Roe vs. Wade: Abortion's Religious Dimension

Dan Graves, MSL

Roe vs. Wade: Abortion's Religious Dimension

When the U. S. Supreme Court handed down the Roe v. Wade decision, on this day, January 22, 1973, they hoped to end increasing controversy over a practice which was allowed in limited instances in some states but almost never in others. Instead, their decision polarized the American people and American politics. In its ruling, the court struck down a Texas law which prohibited abortion except when necessary to save a mother's life.

As is usual when a ruling defies custom and popular conscience, the decision could only be achieved through deception. The woman known as Jane Roe (Norma McCorvey, now a Christian and a pro-life advocate) has acknowledged that she perjured herself in her testimony. She also says she was lied to by her counsel. Supreme Court memos show that pro-abortion Supreme Court justices (especially William O. Douglas), knowing they had no precedent, plotted to "finesse" the issue." The ruling flew in face of scientific evidence which increasingly shows that a baby in the womb is very human. With modern technology, premature infants have survived at younger and younger ages.

What the court did in its divided opinion was to develop a new judicial theory--that a woman has a constitutionally protected right to privacy. The U.S. Constitution does not mention any such right, but the Court read it into the l4th Amendment which prohibits a state from unreasonably interfering with life, liberty, and property. The court expanded the meaning of the word "liberty" to guarantee a woman's right to privacy in choosing an abortion.

Although the court said that the liberty guaranteed by the fourteenth amendment protects the woman's right to privacy, at the same time the court held that it did not protect the unborn, since the court arbitrarily determined that a fetus is not a person and thus not a concern of the court. Roe v. Wade further permitted abortion to prevent the mother from future mental or physical distress in caring for the child. Thus the Court placed the personal choices of the mother above the life of her unborn.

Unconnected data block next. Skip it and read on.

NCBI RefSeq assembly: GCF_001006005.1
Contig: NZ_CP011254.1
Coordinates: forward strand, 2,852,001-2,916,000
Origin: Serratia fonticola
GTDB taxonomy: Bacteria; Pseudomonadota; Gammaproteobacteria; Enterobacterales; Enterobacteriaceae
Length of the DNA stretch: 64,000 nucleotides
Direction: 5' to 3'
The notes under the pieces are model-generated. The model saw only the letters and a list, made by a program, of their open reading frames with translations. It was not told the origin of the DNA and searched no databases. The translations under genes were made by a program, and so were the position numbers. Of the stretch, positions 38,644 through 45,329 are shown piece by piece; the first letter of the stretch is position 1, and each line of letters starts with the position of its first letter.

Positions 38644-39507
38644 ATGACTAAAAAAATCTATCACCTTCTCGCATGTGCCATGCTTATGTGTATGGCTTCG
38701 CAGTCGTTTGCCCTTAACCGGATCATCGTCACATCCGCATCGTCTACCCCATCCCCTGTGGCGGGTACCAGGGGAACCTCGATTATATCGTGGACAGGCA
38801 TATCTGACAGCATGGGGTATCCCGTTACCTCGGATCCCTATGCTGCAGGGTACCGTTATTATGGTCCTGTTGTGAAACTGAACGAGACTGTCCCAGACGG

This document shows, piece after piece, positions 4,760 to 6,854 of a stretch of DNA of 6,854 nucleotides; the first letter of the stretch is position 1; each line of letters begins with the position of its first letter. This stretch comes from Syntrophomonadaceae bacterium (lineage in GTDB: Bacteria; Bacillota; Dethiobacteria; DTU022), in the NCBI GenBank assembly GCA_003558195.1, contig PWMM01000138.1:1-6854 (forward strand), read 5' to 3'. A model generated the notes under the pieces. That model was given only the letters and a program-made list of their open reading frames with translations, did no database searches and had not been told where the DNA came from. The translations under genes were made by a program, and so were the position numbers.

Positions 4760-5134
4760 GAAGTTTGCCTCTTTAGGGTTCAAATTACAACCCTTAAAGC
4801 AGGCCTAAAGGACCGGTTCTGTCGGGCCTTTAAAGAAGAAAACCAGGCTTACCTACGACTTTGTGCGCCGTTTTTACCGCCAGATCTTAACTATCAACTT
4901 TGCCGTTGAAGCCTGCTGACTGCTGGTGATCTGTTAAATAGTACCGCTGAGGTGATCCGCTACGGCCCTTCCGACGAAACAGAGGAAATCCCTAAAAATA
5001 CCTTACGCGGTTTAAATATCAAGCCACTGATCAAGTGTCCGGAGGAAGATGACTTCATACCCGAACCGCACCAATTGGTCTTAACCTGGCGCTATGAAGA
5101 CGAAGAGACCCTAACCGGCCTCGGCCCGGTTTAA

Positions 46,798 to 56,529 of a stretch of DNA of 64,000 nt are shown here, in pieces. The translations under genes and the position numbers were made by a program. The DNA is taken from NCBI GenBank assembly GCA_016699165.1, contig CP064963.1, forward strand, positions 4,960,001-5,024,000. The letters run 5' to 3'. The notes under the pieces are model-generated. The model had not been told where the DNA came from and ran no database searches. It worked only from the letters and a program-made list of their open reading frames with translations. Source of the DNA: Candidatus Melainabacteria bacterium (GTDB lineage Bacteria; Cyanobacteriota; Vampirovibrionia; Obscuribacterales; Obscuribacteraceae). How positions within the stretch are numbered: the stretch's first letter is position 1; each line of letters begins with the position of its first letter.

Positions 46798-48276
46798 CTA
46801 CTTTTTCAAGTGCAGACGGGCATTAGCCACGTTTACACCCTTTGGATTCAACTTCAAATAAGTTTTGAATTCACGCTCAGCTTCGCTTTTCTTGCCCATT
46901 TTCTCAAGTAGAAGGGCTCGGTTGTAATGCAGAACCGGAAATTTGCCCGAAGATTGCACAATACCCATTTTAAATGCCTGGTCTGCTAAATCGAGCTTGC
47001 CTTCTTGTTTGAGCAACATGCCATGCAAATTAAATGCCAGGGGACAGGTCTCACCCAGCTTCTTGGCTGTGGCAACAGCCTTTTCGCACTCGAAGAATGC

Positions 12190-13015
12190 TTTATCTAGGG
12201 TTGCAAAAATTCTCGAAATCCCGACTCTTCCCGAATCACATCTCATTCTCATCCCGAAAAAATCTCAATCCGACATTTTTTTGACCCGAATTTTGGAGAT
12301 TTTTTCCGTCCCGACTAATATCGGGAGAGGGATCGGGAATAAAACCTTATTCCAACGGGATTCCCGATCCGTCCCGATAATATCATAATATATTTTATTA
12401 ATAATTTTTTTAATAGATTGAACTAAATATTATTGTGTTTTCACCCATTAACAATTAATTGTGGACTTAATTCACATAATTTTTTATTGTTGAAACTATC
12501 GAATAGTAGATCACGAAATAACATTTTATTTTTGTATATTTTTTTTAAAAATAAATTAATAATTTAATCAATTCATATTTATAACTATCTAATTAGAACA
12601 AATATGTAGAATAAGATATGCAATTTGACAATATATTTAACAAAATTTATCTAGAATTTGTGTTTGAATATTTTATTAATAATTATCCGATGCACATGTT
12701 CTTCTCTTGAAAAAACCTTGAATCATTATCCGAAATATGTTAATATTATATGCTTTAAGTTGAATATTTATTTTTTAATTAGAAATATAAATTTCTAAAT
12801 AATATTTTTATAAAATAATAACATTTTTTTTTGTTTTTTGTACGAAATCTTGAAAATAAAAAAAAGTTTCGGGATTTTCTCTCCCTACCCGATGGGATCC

Numerous jurists--even those who favor abortion--have observed that Roe v. Wade ignored constitutional precedent. In fact, the decision overturned laws regulating abortions in every one of the fifty states.

Many Christians protest the Court's ruling as immoral. They see the decision as an expression of an individualistic and secular society in which people try to live their lives independent of God's laws, principles, and truths. They teach that our bodies are not our own, but on loan to us from God and humans are made in the image of God and therefore to be valued. Roe v. Wade has become a central issue in the conflict over which principles should govern American society.

Bibliography:

  1. Adapted from an earlier Christian History story.
  2. " 'Jane Roe' Tells True Story Behind Roe v. Wade. Norma McCorvey Says, 'Pure and Simple, I Lied.' " National Right to Life News. (February 11, 1998) 16ff.
  3. " 'Arbitrary Legislation' from the Bench--An Inside Look at the Making of Roe vs. Wade." Ibid, p. 26ff.
  4. Reagan, Ronald. Abortion and the Conscience of the Nation. Nashville, Tennessee: Thomas Nelson, 1984.
  5. Reardon, David C. Aborted Women; Silent No More. Springfield, IL: Acorn Books.
  6. Roe vs. Wade. 410 U.S. 113 (1973).
  7. Various encyclopedia, internet, and news articles; articles from National Right to Life, Focus on the Family, Time, Newsweek, World, and other publications too numerous to list here.

Last updated Janaury, 2007.

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